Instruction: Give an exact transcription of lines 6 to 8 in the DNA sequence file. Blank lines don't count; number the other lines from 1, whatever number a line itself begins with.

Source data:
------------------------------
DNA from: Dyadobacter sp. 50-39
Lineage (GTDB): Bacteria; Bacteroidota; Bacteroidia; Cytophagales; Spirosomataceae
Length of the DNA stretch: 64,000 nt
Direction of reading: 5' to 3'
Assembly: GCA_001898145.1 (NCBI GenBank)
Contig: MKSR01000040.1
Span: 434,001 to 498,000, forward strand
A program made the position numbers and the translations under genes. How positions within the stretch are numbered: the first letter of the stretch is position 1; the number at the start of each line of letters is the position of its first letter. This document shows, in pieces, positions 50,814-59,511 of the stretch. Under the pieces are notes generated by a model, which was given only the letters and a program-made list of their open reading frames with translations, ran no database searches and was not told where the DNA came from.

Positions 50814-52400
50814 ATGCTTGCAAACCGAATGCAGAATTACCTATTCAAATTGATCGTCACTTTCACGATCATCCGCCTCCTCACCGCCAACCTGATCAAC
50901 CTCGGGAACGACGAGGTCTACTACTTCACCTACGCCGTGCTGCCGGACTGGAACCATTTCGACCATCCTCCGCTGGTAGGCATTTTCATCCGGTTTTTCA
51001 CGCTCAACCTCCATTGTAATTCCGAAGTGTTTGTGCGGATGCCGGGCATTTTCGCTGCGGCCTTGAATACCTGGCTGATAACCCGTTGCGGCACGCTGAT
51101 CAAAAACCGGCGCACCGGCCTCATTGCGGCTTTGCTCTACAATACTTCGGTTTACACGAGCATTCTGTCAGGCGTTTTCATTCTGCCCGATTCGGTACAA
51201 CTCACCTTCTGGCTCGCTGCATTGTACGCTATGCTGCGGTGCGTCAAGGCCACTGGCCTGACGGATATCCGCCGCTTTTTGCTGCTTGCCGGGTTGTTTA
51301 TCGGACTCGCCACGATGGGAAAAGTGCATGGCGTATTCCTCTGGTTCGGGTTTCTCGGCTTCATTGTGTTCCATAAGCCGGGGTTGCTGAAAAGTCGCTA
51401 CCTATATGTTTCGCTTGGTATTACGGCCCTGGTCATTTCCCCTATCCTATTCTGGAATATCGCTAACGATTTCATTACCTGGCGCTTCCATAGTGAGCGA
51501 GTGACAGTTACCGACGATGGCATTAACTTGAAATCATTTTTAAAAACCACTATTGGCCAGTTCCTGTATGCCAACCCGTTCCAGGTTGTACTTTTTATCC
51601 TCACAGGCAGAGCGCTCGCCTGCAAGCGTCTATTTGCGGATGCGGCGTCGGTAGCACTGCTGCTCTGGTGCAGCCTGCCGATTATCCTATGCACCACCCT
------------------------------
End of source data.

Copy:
Contig: MKSR01000040.1
Span: 434,001 to 498,000, forward strand
A program made the position numbers and the translations under genes. How positions within the stretch are numbered: the first letter of the stretch is position 1; the number at the start of each line of letters is the position of its first letter. This document shows, in pieces, positions 50,814-59,511 of the stretch. Under the pieces are notes generated by a model, which was given only the letters and a program-made list of their open reading frames with translations, ran no database searches and was not told where the DNA came from.